The German food I've sampled living here in Alabama (and while visiting Helen, Georgia) has been very good, so my expectations were high on our trip to the origin of that cuisine. I was not disappointed.
SAUSAGES, SAUERKRAUT AND POTATOES
Sausages were EVERYWHERE in Germany!! All colors, shapes and varieties -- pink, black, brown, soft, hard, fat, long, skinny. You name it, I probably saw it. At one corner bistro we found near our hotel in Munich, I tasted the best sauerkraut ever. It was fresher and sweeter than I've had before. Nothing like what you find among aisles of canned goods back home. And, potatoes are very prevalent -- potato salad, small fried potato cakes, large potato pancakes, even pommes frites (good ol' French fries, Belgian-style).
We had an exchange student who lived with us for the 1992-93 school year when he was in high school. The thing he missed most that year, food-wise, was the bread. NOW, I understand. There are so many types of bread, all baked fresh daily, with no preservatives added. Ecuador is very similar with bakeries on practically every street, but the options were not quite so wide. In Germany, the bread could almost be considered a health food, since it is packed with good grains and often lots of seeds and nuts.
Technically, pretzels should be included in the bread category, but somehow they stand out all by themselves. They appeared on every breakfast buffet, in baskets (with sweet mustard) in restaurants and in many tents throughout the markets. Pretzels will never take the place of a light, fluffy biscuit in my ideal breakfast scenario, but they were an interesting and delicious part of mornings during our trip.
Forget your idea of the pinwheel cookies you can buy here at home. These have a rich cookie on the bottom topped with a giant mound of soft, creamy marshmallow (like eating a sweet cloud), then topped with vanilla, lemon, chocolate, etc. etc. Steve and I shared a chocolate one and loved it.
LEBKUCHEN (similar to gingerbread)
Lebkuchen is a lot like gingerbread in that it is flavored with cinnamon, cloves and such, but it goes much further. There is a denser, fruitier texture to Lebkuchen. Sometimes you find it covered in a very thin glaze, but it is sweet enough by itself. Nuremberg probably has the best-known bakery for Lebkuchen, because it specializes in Elisenlebkuchen -- which is an elevated product. It uses very little flour and instead is filled with ground almonds and hazelnuts, which accounts for the fact that it stays moist for weeks. Steve and I shared one of these treats. I wish I'd taken time to make a photo of the one we shared, but it was just too temmpting.
When you cross the border from Germany into Austria, many dishes are similar, but generally you trade sausages for schnitzels. Several varieties of meat can be "schnitzelized", but the most common are veal, turkey, pork and chicken. The meat is pounded into thin pieces, breaded and fried. The breading is light, and it didn't taste at all greasy. I bet my granddaughter Megan would have liked it, if Heinz ketchup had been nearby. :)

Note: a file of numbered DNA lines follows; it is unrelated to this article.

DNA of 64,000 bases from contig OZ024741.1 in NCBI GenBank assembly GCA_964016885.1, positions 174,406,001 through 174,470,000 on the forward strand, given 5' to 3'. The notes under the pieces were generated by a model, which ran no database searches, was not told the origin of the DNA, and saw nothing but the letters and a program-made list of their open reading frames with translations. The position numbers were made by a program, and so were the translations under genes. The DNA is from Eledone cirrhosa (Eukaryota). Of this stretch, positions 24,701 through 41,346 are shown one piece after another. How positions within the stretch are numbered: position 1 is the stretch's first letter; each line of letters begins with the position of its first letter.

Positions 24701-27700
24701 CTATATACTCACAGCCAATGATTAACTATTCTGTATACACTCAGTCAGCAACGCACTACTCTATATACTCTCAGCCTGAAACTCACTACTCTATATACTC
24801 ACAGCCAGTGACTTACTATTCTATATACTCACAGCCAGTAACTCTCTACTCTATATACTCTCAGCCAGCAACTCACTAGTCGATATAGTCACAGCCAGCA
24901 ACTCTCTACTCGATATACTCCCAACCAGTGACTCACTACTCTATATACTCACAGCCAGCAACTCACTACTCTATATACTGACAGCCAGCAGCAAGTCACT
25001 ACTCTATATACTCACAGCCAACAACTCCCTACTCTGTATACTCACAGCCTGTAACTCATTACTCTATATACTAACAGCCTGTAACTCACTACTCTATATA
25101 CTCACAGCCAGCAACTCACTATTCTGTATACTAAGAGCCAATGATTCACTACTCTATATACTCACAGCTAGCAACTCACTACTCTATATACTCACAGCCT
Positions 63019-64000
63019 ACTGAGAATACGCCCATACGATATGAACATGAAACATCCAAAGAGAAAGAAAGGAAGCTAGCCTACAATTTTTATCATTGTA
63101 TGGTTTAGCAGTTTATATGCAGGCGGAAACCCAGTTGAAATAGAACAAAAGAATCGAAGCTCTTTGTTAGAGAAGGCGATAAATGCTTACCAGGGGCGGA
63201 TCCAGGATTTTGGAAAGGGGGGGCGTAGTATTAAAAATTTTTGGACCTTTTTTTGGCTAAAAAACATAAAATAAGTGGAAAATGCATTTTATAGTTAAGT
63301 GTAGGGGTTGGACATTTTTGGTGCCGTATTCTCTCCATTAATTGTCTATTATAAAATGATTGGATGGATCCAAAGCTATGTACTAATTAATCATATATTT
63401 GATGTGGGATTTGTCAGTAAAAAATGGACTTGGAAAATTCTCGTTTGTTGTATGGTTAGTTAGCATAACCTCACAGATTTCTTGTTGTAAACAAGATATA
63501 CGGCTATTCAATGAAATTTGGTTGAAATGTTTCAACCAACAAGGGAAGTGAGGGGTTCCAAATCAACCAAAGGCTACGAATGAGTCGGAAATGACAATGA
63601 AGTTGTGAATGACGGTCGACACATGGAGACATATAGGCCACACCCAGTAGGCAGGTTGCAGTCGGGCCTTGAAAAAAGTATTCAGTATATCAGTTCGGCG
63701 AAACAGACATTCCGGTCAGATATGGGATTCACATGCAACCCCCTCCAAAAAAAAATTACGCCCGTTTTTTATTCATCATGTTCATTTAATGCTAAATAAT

HOT DOG AND KINDERPUNSCH
Notice the hot dog bun in the photo below. It is a long roll that has a hot dog-size hole bored into it. The ketchup and mustard are squirted in first, then the hot dog (or whatever sausage you prefer) goes next. It is a genius example of German/Austrian efficiency and ingenuity, don't you think? And about the kinderpunsch. Gluhwein (mulled wine) is the popular beverage of European Christmas markets, and with the cold temperatures, I can understand why. But, Steve and I long ago made the choice to not drink alcohol. We were thrilled to discover that the gluhwein booths also offer kinderpunsch, literally a mulled cider for children or for adults who prefer their warm drinks without alcohol. It was WONDERFUL. Imagine a blueberry cider with tinges of cinnamon and cloves on a cold day. Another interesting custom in the region is to keep the cup in which you are served the punch. If you don't want the cup, you can return it to the person at the stand and half of your money will be refunded. I, of course, wanted to keep mine as a souvenir.
PALACINKY (Slovakian Crepes)
The Christmas market in Bratislava, Slovakia was different from the ones we browsed in Germany and Austria. Here, food was the star of the show. Crepes were extremely popular. Some were filled with vegetables, others with meat, cheese or fruit. Some topped with nuts, others with a heavy dose of poppyseeds. We opted to share one filled with chocolate. (I bet you didn't know my Silver Fox is a chocoholic, as is our daughter Julie). The day was cold and damp. The crepe was hot and delicious.
I bet Steve is STILL dreaming about it. It was so good, we had it TWICE during our morning in Slovakia. Around here some chocolate powder (think Nestle) is added to hot water or milk. There, a small amount of milk heats up then a large amount of quality chocolate is added then melted and blended until it is smooth, rich and extremely decadent. And, yes, he did bring some of that chocolate home.
I guess the presence of baked beans on the breakfast buffet was the biggest "what in the world?" food sighting. Our guide in Vienna said that a typical menu changes every two to three months based on seasonal availability of products. She said, "This time of year we all need food that will keep us warm." For those of you who have a chance to visit during other seasons, I'd love to hear about the favorites you find.